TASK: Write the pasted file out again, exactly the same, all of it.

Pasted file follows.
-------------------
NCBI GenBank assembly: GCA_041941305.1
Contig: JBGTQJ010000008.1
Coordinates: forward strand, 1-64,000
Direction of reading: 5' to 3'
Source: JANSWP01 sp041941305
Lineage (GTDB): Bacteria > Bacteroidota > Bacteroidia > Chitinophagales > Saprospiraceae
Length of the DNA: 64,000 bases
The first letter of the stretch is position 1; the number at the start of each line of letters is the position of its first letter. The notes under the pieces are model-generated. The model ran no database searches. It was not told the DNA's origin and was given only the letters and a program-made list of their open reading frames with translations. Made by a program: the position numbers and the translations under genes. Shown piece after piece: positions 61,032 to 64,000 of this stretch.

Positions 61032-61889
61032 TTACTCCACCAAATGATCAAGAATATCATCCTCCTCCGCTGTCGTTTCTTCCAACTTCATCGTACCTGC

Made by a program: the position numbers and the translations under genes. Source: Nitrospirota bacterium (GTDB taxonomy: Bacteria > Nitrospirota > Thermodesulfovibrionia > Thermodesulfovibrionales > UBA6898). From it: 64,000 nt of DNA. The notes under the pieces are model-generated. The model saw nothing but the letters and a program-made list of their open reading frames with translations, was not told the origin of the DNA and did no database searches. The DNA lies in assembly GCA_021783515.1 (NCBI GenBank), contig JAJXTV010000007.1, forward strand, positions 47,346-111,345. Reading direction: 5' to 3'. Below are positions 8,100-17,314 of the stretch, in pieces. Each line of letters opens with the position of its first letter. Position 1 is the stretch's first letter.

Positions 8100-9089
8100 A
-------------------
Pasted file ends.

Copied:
NCBI GenBank assembly: GCA_041941305.1
Contig: JBGTQJ010000008.1
Coordinates: forward strand, 1-64,000
Direction of reading: 5' to 3'
Source: JANSWP01 sp041941305
Lineage (GTDB): Bacteria > Bacteroidota > Bacteroidia > Chitinophagales > Saprospiraceae
Length of the DNA: 64,000 bases
The first letter of the stretch is position 1; the number at the start of each line of letters is the position of its first letter. The notes under the pieces are model-generated. The model ran no database searches. It was not told the DNA's origin and was given only the letters and a program-made list of their open reading frames with translations. Made by a program: the position numbers and the translations under genes. Shown piece after piece: positions 61,032 to 64,000 of this stretch.

Positions 61032-61889
61032 TTACTCCACCAAATGATCAAGAATATCATCCTCCTCCGCTGTCGTTTCTTCCAACTTCATCGTACCTGC

Made by a program: the position numbers and the translations under genes. Source: Nitrospirota bacterium (GTDB taxonomy: Bacteria > Nitrospirota > Thermodesulfovibrionia > Thermodesulfovibrionales > UBA6898). From it: 64,000 nt of DNA. The notes under the pieces are model-generated. The model saw nothing but the letters and a program-made list of their open reading frames with translations, was not told the origin of the DNA and did no database searches. The DNA lies in assembly GCA_021783515.1 (NCBI GenBank), contig JAJXTV010000007.1, forward strand, positions 47,346-111,345. Reading direction: 5' to 3'. Below are positions 8,100-17,314 of the stretch, in pieces. Each line of letters opens with the position of its first letter. Position 1 is the stretch's first letter.

Positions 8100-9089
8100 A